We’ve all experienced moments of shyness. They can arise unexpectedly but don’t typically present as a serious obstacle to social interaction. According to the Social Anxiety Institute (SAI), shyness is classified as a “personality characteristic.”
Social anxiety, on the other hand, is a disorder. The SAI characterizes this disorder as displaying “a significant amount of fear, embarrassment, or humiliation in social performance-based situations, to a point at which the affected person often avoids these situations entirely, or endures them with a high level of distress.”
If this sounds uncomfortably familiar, Barbara Markway, Ph.D., co-author of Dying of Embarrassment: Help for Social Anxiety & Phobia, suggests trying a self-assessment test (not as a substitute for working with a mental health professional).
Ask yourself if any of the following activities cause you sustained social anxiety:
- Answering and talking on the telephone
- Being introduced to others, talking in a small group
- Answering the door
- Interactions at a store, doctor’s office, etc.
- Eating in front of other people
- Hosting or attending social events
- Stating your opinions/Acting boldly
- Talking about yourself to others
Again, seeking the help of a mental health professional is always an option worth considering, but what can we do within the realm of self-care?
Recognize symptoms. We begin with this for two reasons. First, as mentioned above, Social Anxiety Disorder is often mistaken for or even dismissed as “shyness.” Also, it’s very easy to label oneself a “loner” instead of exploring the possibility that we have an emotional issue that requires our full attention.
Educate yourself and those close to you. Once we’ve accepted that we’re dealing with more than “normal” shyness, it’s essential that we seek out reliable information not only for our own education but also for those around us. Even loved ones can inadvertently minimize our needs by thinking we just need a “push.” Once they understand more about Social Anxiety Disorder, they’ll be more likely to appreciate your situation.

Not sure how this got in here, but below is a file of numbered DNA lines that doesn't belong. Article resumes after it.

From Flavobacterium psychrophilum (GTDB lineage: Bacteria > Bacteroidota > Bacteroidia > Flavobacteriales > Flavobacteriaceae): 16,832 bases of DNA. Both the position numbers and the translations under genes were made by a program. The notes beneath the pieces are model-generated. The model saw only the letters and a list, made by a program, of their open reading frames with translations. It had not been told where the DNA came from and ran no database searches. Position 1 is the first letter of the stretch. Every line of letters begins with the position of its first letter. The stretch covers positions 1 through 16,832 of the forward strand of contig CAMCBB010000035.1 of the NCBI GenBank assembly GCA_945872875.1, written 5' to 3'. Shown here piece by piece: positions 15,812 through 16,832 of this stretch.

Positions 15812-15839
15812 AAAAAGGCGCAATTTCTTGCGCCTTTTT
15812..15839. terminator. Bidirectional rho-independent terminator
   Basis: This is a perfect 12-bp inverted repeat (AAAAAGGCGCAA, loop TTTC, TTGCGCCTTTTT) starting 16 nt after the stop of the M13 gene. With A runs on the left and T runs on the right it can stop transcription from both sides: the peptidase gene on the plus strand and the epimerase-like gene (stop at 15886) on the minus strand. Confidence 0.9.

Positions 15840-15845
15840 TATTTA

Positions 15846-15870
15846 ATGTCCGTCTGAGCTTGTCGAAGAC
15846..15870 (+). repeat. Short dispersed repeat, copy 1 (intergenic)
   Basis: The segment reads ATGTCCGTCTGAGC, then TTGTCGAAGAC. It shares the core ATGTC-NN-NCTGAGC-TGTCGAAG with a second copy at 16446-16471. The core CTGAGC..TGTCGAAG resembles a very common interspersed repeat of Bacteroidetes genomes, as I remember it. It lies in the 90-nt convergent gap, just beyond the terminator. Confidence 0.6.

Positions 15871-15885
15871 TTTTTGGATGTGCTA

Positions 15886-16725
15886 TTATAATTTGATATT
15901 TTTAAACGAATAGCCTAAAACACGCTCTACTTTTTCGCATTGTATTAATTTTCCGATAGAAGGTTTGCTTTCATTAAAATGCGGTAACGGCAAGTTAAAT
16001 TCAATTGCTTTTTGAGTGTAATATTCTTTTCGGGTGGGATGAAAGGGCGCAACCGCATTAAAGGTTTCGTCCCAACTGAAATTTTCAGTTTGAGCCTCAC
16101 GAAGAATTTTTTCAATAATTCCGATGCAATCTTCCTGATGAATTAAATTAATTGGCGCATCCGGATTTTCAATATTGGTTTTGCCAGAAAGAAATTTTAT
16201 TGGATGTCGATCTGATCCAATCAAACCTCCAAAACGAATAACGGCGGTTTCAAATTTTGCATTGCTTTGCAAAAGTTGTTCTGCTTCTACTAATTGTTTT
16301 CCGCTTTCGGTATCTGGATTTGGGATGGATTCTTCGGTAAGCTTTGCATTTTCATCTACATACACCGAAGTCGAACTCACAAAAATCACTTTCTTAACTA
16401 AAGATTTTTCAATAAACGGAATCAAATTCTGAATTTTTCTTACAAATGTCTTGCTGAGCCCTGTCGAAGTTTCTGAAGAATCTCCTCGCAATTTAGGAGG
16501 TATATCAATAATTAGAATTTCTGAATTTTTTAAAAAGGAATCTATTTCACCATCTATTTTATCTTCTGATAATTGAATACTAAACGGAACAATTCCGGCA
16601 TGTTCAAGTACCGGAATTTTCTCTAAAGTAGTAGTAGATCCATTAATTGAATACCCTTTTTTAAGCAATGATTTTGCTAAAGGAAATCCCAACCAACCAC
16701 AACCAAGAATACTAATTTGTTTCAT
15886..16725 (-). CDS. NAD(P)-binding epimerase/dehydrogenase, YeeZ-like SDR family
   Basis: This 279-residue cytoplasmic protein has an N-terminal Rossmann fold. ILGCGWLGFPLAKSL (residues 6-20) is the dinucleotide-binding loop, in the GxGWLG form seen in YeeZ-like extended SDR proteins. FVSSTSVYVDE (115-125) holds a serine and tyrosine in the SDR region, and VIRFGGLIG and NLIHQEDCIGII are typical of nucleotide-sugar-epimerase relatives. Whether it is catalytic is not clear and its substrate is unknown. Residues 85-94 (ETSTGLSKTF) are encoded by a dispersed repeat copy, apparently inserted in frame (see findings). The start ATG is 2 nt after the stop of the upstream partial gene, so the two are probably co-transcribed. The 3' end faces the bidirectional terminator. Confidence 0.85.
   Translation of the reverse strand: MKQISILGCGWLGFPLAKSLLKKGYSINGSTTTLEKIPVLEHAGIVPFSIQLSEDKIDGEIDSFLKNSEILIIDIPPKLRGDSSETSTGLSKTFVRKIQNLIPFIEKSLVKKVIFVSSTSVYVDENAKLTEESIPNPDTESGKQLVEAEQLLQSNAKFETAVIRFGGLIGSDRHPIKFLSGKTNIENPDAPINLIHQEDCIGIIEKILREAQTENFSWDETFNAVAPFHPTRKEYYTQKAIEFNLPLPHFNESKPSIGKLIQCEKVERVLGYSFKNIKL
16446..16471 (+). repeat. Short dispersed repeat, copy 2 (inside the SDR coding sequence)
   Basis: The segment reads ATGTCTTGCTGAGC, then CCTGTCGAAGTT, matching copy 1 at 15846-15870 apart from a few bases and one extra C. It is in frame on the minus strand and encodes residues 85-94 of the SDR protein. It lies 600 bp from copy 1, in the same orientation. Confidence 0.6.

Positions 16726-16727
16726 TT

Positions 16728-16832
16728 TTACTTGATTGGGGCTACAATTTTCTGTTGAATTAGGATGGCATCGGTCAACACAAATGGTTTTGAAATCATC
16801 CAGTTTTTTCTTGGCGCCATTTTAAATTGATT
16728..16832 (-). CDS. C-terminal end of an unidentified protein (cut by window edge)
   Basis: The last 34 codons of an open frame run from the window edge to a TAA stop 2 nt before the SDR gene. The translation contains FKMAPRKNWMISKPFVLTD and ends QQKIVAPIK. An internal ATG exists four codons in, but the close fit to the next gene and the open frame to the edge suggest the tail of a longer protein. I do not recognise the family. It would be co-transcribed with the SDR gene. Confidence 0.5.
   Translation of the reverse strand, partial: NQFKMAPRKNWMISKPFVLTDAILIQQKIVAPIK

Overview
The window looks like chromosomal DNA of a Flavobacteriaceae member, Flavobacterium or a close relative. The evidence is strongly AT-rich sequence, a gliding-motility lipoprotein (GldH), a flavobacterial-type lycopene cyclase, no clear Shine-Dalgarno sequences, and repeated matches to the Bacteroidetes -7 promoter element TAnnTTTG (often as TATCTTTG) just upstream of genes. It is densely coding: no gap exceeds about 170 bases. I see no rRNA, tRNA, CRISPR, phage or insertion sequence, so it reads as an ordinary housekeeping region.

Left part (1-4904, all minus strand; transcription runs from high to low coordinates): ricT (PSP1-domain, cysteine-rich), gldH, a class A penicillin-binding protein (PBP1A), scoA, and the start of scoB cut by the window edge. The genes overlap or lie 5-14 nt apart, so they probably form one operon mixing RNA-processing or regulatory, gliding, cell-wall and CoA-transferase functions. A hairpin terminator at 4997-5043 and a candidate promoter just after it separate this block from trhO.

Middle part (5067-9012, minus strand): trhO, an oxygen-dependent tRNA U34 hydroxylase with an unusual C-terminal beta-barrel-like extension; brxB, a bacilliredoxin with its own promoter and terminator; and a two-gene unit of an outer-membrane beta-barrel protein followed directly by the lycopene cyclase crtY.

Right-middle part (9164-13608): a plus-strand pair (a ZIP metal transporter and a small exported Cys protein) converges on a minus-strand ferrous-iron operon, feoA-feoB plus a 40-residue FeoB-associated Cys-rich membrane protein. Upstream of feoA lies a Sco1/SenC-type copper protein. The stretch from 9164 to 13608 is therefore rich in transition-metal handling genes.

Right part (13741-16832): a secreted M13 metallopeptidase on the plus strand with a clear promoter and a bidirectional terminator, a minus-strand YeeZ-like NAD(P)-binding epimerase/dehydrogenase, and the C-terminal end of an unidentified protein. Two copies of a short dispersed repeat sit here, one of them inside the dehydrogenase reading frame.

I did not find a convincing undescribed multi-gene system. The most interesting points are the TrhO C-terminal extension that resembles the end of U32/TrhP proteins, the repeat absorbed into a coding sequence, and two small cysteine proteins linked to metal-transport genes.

Take stock in your circles. You may find that some members of your inner circles (family, friends, co-workers, etc.) seem unwilling to respect the new boundaries you’ve set. Reminder: You are under no obligation to put yourself into an anxiety-producing scenario. It’s not fun or easy, but this is a time to learn who you can trust with your recovery.
Cut yourself some slack. There’s nothing “wrong” with you. The advent of social media often gives the false impression that everyone else is having all the fun and enjoying all the success. What others present may or may not reflect their reality, but, either way, it’s crucial that we allow ourselves the time and space we require to thrive.
But sometimes flex your social muscles. It’s never fun to feel guilted or pressured into social plans but it can be exhilarating to challenge ourselves. Surprise yourself by saying “yes” to an invitation. See what it feels like to pick up the phone on the first ring. Take a chance with a little small talk at the supermarket.
Appreciate the need for recovery time. One commonality for those dealing with Social Anxiety Disorder is the need for solitary, rejuvenating me-time. Honoring this need may require all of the above to be called upon. The need for recovery time is a symptom we must recognize and must convey to others as a boundary. It’s a way we can gauge the reaction of those around us while simultaneously giving ourselves permission to prioritize self-care. And yes, after flexing those social muscles, there’s no better reward than balance!